Vomiting, or throwing up, is the forceful discharge of stomach contents through the mouth and is very common in children. The muscles in the abdomen contract and exert what seems like all of your life force to eject the contents of your stomach. No wonder then that even a short vomiting spell takes a heavy toll on your body. More so in the case of children.
Vomiting episodes are common among children and sometimes even prove beneficial in ridding their bodies off of unwanted substances and pathogens that they may have unknowingly ingested.
Once it has run its course, the vomiting ceases on its own without the need for any medical intervention. It is, nevertheless, important to remain cautious of signs of dehydration in children, and proactively try to settle their stomach and replenish the loss of fluid and energy before the condition escalates to a life-threatening level.
To reduce the chances of vomiting in children-
When to See a Doctor
Sometimes, a visit to the doctor is a must, especially when there is prolonged vomiting, the child is dehydrated, the child is not able to keep fluids down for a span of 12 hours, and when the following symptoms are present- blurred vision, stiff neck, coughing, high fever, and migraine.
Vomiting and the associated symptoms are often “cured” once the cause of the problem subsides. In most cases, vomiting in children tends to stop without specific medical treatment. However, you can try some home remedies to stop the vomiting and make your child feel better.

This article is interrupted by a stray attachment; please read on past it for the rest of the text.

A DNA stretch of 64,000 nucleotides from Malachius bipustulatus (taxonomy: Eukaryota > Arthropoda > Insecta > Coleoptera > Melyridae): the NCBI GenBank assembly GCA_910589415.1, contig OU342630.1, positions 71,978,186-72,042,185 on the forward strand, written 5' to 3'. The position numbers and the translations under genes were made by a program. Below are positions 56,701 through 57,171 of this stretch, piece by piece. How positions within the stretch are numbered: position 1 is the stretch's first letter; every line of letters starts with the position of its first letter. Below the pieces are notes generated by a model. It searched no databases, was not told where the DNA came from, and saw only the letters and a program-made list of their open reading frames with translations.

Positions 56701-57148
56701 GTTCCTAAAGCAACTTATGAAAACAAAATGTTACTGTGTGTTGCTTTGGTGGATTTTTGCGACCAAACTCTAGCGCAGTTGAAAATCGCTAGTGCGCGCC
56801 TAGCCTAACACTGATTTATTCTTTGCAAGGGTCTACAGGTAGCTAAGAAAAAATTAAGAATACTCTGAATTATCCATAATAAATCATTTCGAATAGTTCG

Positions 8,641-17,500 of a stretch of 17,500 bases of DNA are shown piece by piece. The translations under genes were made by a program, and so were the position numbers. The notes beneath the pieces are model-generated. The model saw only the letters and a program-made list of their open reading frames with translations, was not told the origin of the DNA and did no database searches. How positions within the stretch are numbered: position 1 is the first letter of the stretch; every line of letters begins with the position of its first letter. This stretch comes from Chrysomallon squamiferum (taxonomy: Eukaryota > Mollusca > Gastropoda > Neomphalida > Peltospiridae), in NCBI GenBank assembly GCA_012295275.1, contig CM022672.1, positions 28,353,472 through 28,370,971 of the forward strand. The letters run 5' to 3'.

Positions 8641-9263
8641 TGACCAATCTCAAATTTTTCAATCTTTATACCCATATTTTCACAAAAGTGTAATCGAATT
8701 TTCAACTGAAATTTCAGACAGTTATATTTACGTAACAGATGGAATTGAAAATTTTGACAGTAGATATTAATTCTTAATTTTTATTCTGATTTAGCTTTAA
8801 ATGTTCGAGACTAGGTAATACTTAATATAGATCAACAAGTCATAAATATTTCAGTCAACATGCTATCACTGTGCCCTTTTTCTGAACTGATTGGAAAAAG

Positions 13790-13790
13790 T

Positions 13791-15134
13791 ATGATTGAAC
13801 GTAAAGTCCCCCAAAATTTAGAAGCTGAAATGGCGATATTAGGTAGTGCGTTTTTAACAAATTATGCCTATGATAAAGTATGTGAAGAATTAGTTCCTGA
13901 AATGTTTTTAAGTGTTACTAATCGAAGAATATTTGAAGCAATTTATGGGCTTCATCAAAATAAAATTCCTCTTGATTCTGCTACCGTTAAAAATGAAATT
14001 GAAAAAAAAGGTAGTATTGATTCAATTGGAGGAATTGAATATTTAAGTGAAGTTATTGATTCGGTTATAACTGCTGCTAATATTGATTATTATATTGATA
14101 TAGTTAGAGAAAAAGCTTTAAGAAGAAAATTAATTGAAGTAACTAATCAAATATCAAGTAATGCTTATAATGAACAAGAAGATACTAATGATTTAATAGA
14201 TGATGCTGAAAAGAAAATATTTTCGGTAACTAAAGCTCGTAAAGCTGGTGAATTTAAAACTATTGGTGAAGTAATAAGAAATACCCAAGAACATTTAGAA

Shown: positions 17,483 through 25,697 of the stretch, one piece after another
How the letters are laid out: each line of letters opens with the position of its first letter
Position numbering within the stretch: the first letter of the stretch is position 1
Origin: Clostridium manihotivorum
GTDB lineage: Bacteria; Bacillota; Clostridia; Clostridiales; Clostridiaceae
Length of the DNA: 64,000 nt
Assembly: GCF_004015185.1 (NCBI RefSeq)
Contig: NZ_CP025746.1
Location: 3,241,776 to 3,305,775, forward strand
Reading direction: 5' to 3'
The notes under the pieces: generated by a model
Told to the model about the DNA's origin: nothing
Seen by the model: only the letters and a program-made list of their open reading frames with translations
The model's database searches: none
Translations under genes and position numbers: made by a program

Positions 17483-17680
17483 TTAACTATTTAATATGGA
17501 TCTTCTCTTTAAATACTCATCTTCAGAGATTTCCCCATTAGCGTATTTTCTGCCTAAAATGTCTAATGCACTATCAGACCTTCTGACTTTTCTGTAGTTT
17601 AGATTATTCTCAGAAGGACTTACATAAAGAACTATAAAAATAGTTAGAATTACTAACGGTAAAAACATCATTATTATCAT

Here are some home remedies to help ease nausea and vomiting in children.
Increase Water Intake
Vomiting can lead to loss of water in the body and ultimately dehydration, which can be harmful for your child. Hence, the first step to treat vomiting in children and stop dehydration is increasing water intake. A liquid diet is not only easy on the stomach, but it also goes a long way in restoring the body’s strength.
Water is usually enough to rehydrate your child’s body. It is essential that you give your child sufficient water to drink from time to time even if he/she does not feel particularly thirsty.
Moreover, a study suggests that parents should feel free to give young children with minimal dehydration apple juice or their favorite beverage instead of an electrolyte solution when they’re recovering from vomiting.
- Children who are being breastfed should continue to receive breast milk, but make sure to feed more often than usual.
- Make your child sip small amounts of water and clear fluids throughout the day.
- You can also offer carbohydrate- or electrolyte-containing drinks.
- Making them suck on popsicles made from juices. Sports drinks can also help a lot.
- Even giving ice chips to suck at frequent intervals is beneficial.
Note: For the first 24 hours or so of any illness that causes vomiting, keep your child off solid foods, and encourage him/her to have more fluids. Babies should NOT receive water unless instructed by your doctor.